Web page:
Irreversible Chemical Change Examples: Detailed Analysis

Changes that occur only in one direction or changes that are permanent are known as irreversible chemical changes.

Irreversible chemical change examples include much day- to- day work like cooking, eating, digesting, etc. Burning of fire-crackers, combustion, rusting, leaves changing color, decomposition of food are also some irreversible chemical change examples that we observe frequently.

When an irreversible chemical change occurs, internal properties of material change. Properties like boiling point, melting point, molecular mass, color, odor, etc., change.

In this section, we’ll study in detail about some of the irreversible chemical change examples.

List of Contents

Combustion of Fuel

Combustion of fuel is an irreversible chemical change example. In this type of reaction, the fuel combines with oxygen in the air and emits products such as carbon dioxide and water vapor.

Fuel(CxHy)+Oxygen(O2)→Carbon Dioxide(CO2)+Water(H2O)

The direction of the arrow is only in one way, which coveys that the reaction is irreversible.

Combustion of fuel is as simple an example as burning of wood or baking a cake. Once the wood turns to ashes, the ashes cannot be turned into wood again; likewise, once the cake is baked; we cannot un-bake the cake. Cake cannot be transformed back into flour, egg, sugar, etc.

Similarly, in the above chemical process, the reaction between carbon dioxide and water cannot create fuel and oxygen.

Read more about Chemical Change Examples

The Process of Ripening of Fruits and Vegetables

The ripening process of any fruit or vegetable is considered as an irreversible chemical change example as once the fruit is ripened, it cannot be reversed as a raw fruit. Though the ripening of fruits and vegetables is not an entirely chemical process, it is a bio-chemical change.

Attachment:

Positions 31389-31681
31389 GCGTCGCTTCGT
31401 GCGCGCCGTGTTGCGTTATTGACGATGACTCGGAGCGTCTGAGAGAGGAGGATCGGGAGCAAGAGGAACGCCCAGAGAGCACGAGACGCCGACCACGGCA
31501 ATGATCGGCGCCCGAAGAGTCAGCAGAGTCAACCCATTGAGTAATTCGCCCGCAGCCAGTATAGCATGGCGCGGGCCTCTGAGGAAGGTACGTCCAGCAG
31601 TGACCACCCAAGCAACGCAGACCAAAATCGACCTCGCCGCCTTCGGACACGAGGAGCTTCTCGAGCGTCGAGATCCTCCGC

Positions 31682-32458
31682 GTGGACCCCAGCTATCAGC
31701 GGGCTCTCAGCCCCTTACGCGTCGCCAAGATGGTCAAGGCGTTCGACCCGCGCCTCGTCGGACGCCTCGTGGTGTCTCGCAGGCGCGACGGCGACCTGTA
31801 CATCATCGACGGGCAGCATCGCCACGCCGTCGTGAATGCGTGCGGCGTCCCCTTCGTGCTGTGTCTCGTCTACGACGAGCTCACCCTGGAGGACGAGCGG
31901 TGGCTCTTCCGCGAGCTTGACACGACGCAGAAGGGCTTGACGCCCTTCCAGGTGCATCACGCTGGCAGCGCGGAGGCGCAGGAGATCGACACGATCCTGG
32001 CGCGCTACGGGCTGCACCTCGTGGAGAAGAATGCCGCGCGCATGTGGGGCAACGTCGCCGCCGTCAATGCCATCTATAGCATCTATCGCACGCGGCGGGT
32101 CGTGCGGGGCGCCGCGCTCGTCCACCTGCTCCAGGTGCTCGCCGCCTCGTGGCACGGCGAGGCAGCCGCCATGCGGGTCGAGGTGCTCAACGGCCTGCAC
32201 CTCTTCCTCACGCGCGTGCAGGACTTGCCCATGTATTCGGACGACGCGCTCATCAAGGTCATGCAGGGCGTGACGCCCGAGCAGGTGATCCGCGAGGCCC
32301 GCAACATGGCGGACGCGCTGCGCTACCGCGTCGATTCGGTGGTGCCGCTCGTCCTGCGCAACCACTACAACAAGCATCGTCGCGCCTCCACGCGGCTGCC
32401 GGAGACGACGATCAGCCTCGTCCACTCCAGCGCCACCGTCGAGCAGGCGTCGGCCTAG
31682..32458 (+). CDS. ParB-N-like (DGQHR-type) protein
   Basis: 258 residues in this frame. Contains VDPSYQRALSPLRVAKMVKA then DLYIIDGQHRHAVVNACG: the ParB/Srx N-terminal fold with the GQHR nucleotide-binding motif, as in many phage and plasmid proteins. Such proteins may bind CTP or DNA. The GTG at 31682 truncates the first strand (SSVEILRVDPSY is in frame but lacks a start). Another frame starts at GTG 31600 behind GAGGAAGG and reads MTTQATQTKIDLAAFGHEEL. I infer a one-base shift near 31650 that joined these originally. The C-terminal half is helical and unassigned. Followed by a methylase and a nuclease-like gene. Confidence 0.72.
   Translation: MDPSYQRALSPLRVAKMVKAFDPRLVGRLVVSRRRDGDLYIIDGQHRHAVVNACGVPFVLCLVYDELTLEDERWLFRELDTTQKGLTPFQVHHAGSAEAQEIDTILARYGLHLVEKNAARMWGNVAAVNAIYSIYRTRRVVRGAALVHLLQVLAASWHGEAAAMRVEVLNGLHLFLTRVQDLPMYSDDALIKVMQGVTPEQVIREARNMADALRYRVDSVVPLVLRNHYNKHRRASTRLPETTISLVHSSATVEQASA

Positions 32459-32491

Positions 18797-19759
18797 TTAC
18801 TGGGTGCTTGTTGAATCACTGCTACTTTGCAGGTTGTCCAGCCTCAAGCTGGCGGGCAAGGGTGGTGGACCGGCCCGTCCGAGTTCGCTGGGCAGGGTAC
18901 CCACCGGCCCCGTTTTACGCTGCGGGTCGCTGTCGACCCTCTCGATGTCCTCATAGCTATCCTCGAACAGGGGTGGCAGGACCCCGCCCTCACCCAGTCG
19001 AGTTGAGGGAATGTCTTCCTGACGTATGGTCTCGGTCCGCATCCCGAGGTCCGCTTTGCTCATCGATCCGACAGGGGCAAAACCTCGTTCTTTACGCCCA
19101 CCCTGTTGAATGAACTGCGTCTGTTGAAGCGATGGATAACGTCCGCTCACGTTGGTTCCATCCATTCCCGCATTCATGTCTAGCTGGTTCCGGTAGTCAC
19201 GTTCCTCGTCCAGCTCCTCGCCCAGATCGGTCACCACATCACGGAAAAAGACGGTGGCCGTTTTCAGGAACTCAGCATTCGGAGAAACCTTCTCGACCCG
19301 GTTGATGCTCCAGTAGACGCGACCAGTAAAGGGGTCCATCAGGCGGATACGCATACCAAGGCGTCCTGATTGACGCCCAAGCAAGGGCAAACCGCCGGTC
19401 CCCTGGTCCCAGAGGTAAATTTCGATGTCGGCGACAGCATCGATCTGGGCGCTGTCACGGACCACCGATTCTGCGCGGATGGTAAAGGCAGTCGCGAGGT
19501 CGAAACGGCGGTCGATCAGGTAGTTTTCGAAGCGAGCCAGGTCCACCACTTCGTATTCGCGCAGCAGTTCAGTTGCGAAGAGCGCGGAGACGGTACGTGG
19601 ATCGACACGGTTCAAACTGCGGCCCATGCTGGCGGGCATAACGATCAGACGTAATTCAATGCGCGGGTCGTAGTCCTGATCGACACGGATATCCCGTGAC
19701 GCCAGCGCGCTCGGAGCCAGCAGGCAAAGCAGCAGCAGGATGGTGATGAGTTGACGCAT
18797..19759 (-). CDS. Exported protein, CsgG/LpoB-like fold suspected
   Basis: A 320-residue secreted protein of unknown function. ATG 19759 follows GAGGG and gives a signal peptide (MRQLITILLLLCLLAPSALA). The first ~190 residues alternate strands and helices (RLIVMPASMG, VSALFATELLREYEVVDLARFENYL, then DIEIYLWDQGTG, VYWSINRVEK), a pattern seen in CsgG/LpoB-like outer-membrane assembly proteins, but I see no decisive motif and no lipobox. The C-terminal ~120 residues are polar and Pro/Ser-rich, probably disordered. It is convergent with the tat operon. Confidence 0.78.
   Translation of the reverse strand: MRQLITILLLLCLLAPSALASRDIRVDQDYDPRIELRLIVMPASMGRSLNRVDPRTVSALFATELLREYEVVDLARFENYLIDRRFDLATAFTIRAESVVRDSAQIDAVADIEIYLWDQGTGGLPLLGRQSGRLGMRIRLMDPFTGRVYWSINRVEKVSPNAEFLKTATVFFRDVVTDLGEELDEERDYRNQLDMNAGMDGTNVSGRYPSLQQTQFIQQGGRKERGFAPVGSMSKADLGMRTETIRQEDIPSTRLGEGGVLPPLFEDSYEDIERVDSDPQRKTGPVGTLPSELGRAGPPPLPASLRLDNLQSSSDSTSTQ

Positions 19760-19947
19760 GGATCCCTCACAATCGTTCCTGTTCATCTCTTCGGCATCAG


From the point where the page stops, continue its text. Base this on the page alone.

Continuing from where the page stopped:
As a bio-chemical change, numerous enzymes, genes, and acids work together, breaking and making chemical bonds to alter the fruit and vegetable from being raw to ripe. Chiefly, ethylene gas is responsible for ripening of fruits and vegetables and is often referred to as the ‘Food Ripening Hormone.’

Irreversible Chemical Change Examples
Ripening of Banana
Image Credit : Shutterstock

In the above image, the extreme left green – colored banana is the raw banana and the extreme right yellow banana with brown spots indicates ripened banana.

Every so often, we hear that raw fruits and vegetables have different advantages as well as disadvantages from ripened fruits and vegetables. Sometimes, unripe fruits and vegetables have better health benefits than ripe fruits and vegetables.

The Process of Turning Milk into Curd

The best irreversible chemical change example is the formation of curd from milk. It is effortless to make curd. Heat the milk until it is lukewarm and then add a drop or two of either buttermilk or lemon juice. Set it overnight and the following morning, the curd is ready.

This process is called curdling. When an edible acidic substance is added to milk, the milk thickens, forming curd. Thickening, also known as coagulation, gives curd its thick quasi-solid appearance.